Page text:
ADB & Fastboot Now Available As Independent Downloads

For quite some time now, the only way to officially get Google's Android Debug Bridge (ADB) or fastboot tools has been to download either the entire Android Software Development Kit (SDK) or Android Studio. To those who have not previously used these tools, ADB and fastboot are commonly used for functions such as rooting a device or accessing the bootloader to make modifications or install firmware outside of over-the-air updates. The tools generally make use of command line entries typed into a PC while one's device is connected to that PC and the tools are enabled. Google has now officially made the tools available for download separately from either Android SDK or Android Studio. For those that do use the tools, but have previously been forced to download the huge files traditionally associated with the tools, this is a definite step forward for the software giant.

Having ADB and fastboot available outside of the other two main downloads, first of all, saves space. Android SDK takes up 292 MB of space. Meanwhile, the larger Android Studio Integrated Development Environment (IDE) which most users simply don't need takes up a whopping 1,674 MB as of this writing. By contrast, the ADB and fastboot tools amount to just below 4 MB for the zip file. The second benefit is that users of the tools will no longer be dependent on secondary sources for these tools. While secondary sources are usable - and there would certainly not be such a large mod and root community if they weren't - there was never any guarantee from such sources that the newest versions of these tools would be the ones available. There also wasn't any real guarantee that what you were actually downloading wasn't a virus or didn't contain malware. With the tools now available as separate files officially, users can be absolutely certain that the latest version is what they are going to get.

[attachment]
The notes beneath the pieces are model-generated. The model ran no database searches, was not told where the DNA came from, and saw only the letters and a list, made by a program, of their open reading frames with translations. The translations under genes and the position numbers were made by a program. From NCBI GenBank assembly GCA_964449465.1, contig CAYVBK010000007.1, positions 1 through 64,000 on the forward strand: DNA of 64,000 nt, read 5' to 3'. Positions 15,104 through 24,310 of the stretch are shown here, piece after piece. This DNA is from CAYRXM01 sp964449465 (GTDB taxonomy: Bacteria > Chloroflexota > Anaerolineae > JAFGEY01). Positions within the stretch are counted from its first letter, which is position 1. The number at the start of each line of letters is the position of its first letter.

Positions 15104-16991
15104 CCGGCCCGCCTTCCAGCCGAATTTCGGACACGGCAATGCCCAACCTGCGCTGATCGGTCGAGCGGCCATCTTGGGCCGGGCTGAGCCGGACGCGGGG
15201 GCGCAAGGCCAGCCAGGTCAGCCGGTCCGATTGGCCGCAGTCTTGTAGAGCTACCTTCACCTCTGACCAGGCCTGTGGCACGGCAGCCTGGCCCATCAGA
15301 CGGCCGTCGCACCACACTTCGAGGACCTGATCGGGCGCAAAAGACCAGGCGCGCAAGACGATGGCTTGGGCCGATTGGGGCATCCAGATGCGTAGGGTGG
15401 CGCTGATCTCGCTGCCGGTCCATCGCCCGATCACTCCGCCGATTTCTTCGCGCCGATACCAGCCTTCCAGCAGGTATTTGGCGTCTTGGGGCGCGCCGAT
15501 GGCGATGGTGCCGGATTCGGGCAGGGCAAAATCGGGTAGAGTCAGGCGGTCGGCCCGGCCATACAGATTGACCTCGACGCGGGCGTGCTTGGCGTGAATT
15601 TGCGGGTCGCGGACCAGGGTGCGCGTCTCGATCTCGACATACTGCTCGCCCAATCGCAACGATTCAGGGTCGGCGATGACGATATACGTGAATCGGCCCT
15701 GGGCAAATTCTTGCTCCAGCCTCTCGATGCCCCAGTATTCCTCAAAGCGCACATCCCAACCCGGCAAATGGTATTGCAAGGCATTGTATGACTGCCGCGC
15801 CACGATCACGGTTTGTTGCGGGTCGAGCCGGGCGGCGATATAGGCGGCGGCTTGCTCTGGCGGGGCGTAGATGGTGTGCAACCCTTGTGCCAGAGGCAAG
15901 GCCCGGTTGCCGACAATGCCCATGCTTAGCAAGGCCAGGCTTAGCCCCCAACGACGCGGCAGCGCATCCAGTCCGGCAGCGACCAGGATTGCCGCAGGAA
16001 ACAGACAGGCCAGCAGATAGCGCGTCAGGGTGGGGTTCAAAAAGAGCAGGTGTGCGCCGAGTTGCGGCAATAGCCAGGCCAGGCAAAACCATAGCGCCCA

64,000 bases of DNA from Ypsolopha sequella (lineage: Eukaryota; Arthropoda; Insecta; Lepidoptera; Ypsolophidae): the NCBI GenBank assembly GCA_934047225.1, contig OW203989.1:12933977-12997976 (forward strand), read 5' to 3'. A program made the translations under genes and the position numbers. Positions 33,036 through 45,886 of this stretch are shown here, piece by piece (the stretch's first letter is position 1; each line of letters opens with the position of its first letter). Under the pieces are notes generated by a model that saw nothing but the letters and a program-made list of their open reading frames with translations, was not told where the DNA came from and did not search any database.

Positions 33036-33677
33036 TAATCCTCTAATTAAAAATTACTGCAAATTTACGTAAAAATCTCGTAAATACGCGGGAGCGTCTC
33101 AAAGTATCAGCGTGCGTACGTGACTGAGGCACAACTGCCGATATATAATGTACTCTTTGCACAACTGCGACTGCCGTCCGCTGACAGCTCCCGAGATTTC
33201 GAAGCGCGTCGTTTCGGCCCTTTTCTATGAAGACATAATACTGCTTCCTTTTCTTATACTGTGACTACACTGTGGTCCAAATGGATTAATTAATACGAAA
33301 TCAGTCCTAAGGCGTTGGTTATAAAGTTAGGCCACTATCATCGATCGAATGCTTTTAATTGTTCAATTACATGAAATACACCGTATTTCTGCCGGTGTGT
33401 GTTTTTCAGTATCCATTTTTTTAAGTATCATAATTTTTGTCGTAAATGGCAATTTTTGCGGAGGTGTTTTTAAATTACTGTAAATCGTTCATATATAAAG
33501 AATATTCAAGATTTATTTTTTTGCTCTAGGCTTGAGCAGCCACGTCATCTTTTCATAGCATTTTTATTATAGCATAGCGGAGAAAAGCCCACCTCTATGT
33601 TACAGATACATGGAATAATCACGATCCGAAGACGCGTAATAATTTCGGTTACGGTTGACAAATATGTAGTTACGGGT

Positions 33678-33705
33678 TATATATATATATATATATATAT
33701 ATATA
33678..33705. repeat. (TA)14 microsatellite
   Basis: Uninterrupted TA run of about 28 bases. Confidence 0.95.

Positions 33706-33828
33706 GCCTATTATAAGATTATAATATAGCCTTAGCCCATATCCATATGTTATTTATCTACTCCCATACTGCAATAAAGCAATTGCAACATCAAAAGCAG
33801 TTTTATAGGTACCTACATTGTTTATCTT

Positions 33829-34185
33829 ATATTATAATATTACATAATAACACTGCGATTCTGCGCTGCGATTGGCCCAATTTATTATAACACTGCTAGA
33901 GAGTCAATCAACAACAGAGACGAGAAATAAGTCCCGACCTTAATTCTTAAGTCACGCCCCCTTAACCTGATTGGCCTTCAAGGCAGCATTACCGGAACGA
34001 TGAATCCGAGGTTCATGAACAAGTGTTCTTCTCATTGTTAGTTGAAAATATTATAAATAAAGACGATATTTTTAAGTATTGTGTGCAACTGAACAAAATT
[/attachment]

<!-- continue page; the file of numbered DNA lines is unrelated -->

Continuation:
It is likely that Google will maintain a repository of previous tool versions for download, just as they have with other associated development tools. This will be handy for those rare occasions when the latest tools just don't seem to function correctly - if Google does keep a repository. The tools are available for all major computer operating systems including Mac, Linux, and Windows. So if you really wanted to get into messing around with these tools, now is probably the time to do it.

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About the Author

Daniel Golightly

Senior Staff Writer
Daniel has been writing for AndroidHeadlines since 2016. As a Senior Staff Writer for the site, Daniel specializes in reviewing a diverse range of technology products and covering topics related to Chrome OS and Chromebooks. Daniel holds a Bachelor’s Degree in Software Engineering and has a background in Writing and Graphics Design that drives his passion for Android, Google products, the science behind the technology, and the direction it's heading. Contact him at [email protected]
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